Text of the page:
The top 10 cases of 1996

1 South Australia Asset Management Corp v York Montague [1996] 3 WLR 87.

In a landmark decision, the House of Lords overturned the Court of Appeal’s judgment in BBL v Eagle Star Insurance Co [1995] 2 All ER 769. Lord Hoffmann said the level of damages payable by a negligent valuer will depend on the scope of his duty of care.

Where the valuer assumed a wide duty (for example, to provide advice on whether to lend), he must pay all the lender’s losses, including those resulting from a fall in the market. Where he agreed only to supply information about the property’s value, his liability will be limited to the lower of (a) the lender’s actual losses and (b) the difference between the actual value and the stated valuation (the “limit on damages”).

The decision has rightly been welcomed by the professions. Attention may now focus on the scope of the duties owed by professionals in different contexts and the effectiveness of contractual exclusions in limiting those duties.

2 Platform Home Loans v Oyston Shipways [1996] EGCS 14In South Australia, the Lords did not address the impact of interest on the “limit on damages”. In Platform Home Loans, another valuer’s liability case, it was accepted that interest should be added, but the parties disagreed on the starting date. The lender sought interest from the date of valuation; the valuer from the date of sale. Mr Justice Jacob opted for the former. On the other hand, interest on the lender’s actual loss ran from the date of sale.

The longer period of interest turned the “limit on damages” from a lower to a higher figure than the actual loss. Platform Home Loans therefore gives lenders back some of what was denied them by South Australia.

3 Theodore Goddard v Fletcher King Services [1996, unreported]

Fletcher King had overall responsibility for a commercial letting. Theodore Goddard, which drafted the lease, accidentally deleted the upwards-only rent review clause. A surveyor at Fletcher King saw the draft lease but did not notice the error. The judge concluded that, although Theodore Goddard was primarily responsible, the mistake was “so obvious… and of such vital importance” that Fletcher King must take a share of the blame. He assessed that share at 20 per cent.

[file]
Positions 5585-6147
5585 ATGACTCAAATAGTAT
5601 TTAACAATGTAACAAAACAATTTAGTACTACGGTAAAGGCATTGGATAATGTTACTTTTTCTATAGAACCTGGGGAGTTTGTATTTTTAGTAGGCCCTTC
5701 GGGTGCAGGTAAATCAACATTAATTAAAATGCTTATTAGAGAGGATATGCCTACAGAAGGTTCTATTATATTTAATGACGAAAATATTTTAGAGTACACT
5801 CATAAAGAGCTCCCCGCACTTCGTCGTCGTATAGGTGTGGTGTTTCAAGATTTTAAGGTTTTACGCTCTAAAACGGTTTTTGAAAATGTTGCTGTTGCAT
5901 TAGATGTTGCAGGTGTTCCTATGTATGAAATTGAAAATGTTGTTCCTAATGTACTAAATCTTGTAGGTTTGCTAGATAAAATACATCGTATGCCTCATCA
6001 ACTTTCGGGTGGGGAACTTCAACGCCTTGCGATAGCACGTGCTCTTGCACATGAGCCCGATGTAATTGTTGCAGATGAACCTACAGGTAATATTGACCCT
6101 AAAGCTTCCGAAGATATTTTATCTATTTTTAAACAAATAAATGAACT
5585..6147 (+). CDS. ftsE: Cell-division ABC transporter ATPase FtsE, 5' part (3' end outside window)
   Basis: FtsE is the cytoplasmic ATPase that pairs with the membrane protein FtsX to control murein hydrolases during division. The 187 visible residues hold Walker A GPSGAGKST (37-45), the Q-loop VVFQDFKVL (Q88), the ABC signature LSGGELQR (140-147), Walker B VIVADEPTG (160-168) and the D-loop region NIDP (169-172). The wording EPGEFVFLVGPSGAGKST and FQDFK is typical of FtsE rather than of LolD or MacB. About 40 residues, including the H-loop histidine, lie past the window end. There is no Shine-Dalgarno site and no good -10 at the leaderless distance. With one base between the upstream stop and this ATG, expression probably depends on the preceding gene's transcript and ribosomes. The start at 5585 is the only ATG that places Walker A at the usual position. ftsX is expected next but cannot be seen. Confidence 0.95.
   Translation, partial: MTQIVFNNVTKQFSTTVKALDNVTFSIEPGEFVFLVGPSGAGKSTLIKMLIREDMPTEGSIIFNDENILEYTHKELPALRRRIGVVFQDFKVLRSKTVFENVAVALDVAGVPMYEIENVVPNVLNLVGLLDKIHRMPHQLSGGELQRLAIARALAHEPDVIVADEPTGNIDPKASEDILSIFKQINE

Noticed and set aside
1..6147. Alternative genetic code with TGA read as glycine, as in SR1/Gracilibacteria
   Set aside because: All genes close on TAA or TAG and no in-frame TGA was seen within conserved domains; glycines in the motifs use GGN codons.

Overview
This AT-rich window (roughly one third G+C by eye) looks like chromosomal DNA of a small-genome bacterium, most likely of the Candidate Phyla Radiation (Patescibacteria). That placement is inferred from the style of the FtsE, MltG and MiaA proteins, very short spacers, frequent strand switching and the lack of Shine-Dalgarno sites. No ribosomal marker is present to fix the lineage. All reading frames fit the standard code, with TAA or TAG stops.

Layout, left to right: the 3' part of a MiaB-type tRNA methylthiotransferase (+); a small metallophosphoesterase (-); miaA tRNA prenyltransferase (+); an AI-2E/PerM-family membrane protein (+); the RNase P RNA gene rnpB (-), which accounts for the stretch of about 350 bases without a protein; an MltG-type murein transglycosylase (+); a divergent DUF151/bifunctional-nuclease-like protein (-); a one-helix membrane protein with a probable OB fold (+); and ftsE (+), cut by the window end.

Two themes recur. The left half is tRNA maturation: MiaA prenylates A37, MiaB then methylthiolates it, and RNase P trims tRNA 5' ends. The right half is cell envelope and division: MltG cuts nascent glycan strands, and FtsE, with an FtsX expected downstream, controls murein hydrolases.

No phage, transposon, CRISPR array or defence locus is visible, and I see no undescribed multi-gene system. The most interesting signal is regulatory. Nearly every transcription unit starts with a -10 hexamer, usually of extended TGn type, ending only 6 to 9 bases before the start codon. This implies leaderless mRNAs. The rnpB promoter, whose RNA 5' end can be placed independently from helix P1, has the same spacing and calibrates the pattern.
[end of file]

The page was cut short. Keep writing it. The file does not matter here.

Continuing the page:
This decision has potentially wide-ranging consequences for professionals who work together on a transaction and have some input in one another’s drafting. But as a demonstration of proportionality in action, it is to be welcomed.

4 Bristol & West Building Society v Mothew [1996] 4 All ER 69Mothew was acting for both lender and borrower. In response to Bristol & West’s usual enquiries, Mothew said there was no second charge on the property. Subsequently, he became aware of a charge but, due to an oversight, failed to tell Bristol & West. The Court of Appeal (reversing the decision by Mr Justice Chadwick, who had given summary judgment) held that, while this might allow a claim in negligence, it was an insufficient basis for a breach of trust action.

The Court of Appeal’s decision emphasises that the existence of the fiduciary relationship between solicitor and client will not turn every negligence action into a breach of trust claim. Something more than oversight will now be needed to plead breach of trust.

5 Downs v Chappell [1996] 3 All ER 34Mr and Mrs Downs bought a bookshop, relying on representations from the sellers and their accountants about its turnover and profitability. The representations were held to have been misleading and, in the case of the sellers, made fraudulently. The Downs recovered the difference between what they paid for the business and the (much lower) amount which they were subsequently offered for it.

The interesting feature of Downs is the way in which Lord Justice Hobhouse’s judgment was subsequently applied in the context of solicitors’ negligence by Lord Justice Millett in Mothew. He took Downs to mean that the position regarding causation in negligence claims will vary as follows:

Where a client has been given incorrect advice by his solicitor, he need only prove that he relied on that advice.

Where a client claims that his solicitor failed to give proper advice, he must show (a) what advice should have been given and (b) that, if such advice had been given, he would have acted differently in reliance on that advice.

6 National Home Loans Corporation v Giffen Couch & Archer (TLR, 6 December 1996)